Catfishing – sociopathic behavior, or a phase?


catfishI was recently interviewed for an online magazine article called Confessions of a catfish. When I communicated with the author, Aris Apostolopoulos, I had no idea that he was going to admit that he, himself, once engaged in catfishing.

Quite a few Lovefraud readers have told me about their experiences being catfished. This means they met someone online who fabricated a complete false identity, including a fake name, fake history, fake friends and fake crises.

Target almost died

One woman contacted me in 2012, before the word “catfishing” had entered the lexicon, to tell me her story. She was involved with a person for almost three years, entirely on the phone and social media. Never met the guy.

In the beginning he love bombed her, sent her gifts, and liked everything that she posted on Facebook. He sent her bouquets five days in a row to convince her to be his girlfriend.

Once she was committed to the relationship, it evolved into control. He called her on the phone incessantly, belittling her with every call. He faked his own disappearance and death. The woman believed she was responsible and became so distraught that she actually had a nervous breakdown, overdosed and almost died.

She finally broke it off, realizing everything was a lie. But she contacted me again a month ago. The episode still haunts her.

Catfish as sociopath

This perpetrator, and others that I’ve heard about, have all the personality traits of a sociopath. They caused significant heartache in their targets, just for the fun of it. In my opinion, these catfishers engaged in the behavior simply to entertain themselves by exerting power and control over some random person they encounter on the Internet.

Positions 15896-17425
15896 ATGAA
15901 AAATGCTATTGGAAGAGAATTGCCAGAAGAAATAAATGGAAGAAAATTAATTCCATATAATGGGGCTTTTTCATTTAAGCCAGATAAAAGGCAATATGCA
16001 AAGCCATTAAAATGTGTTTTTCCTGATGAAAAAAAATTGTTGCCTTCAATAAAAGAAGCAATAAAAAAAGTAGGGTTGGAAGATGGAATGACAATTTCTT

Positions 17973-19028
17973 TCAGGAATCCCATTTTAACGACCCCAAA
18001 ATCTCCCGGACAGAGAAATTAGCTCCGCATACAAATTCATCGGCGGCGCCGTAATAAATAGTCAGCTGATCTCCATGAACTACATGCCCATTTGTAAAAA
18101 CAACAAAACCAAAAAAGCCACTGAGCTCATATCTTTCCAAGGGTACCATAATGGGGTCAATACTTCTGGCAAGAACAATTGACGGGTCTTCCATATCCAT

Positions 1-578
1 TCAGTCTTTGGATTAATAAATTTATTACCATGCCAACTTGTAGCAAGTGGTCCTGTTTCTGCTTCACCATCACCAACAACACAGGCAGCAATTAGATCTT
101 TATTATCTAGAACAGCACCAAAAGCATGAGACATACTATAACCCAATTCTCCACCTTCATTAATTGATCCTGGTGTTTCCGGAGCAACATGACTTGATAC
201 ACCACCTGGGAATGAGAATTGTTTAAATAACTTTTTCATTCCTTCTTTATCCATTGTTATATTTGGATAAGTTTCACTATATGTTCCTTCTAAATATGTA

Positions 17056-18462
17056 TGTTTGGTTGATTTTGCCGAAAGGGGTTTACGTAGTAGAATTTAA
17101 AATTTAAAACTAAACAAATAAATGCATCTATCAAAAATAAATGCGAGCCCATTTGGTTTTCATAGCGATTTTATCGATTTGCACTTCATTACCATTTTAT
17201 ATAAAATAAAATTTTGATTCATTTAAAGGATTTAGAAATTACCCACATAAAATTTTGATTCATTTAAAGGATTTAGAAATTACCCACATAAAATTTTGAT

Sociopaths love playing the puppet master. They love pulling strings and watching people jump. To me, that’s what these catfishers are doing. They pretend to love someone, the person responds, and they experience the thrill of “duping delight.”

So I must admit I was perplexed when the journalist who interviewed me for the story asked, “Do you believe we are a little bit catfish ourselves? I mean, we all tell a couple of white lies when we meet a person we like online. Does that make us catfish?”

I know that many people tend to “enhance” their online dating profiles by claiming to be younger and thinner than they actually are, even posting 10- and 20-year old photos. That, to me, doesn’t qualify as catfishing.

In my mind, catfishing means creating a fake identity, and that’s the territory of spies and sociopaths, and I don’t know any spies.

Confessions of a catfish

So imagine my surprise when I found my comments in an article in which the author admitted a previous life as a catfish. He wrote that he knew it was wrong, but only built a fake online persona to make himself feel better.


Do people really do this? People who are not disordered, who are perhaps suffering from low self-esteem, create imaginary identities to attract friends and lovers?

Aris, the author, relayed his experience, which occurred before he went to college. He also gave the example of a young woman who, at age 17, fell in love with the prom king, who didn’t know that she existed.

I notice that both of these people where in high school when they created the catfishing profiles. Does that mean it’s a phase? Something kids do while they’re still sorting out their identities, and they later grow out of?

The Internet didn’t exist when I was in high school, so I don’t have first-hand experience with this phenomenon. Social media has created an entire new dimension of interaction between people. So is catfishing sociopathic behavior, or a phase? Or is it “normal” behavior among teenagers, but “abnormal” among adults?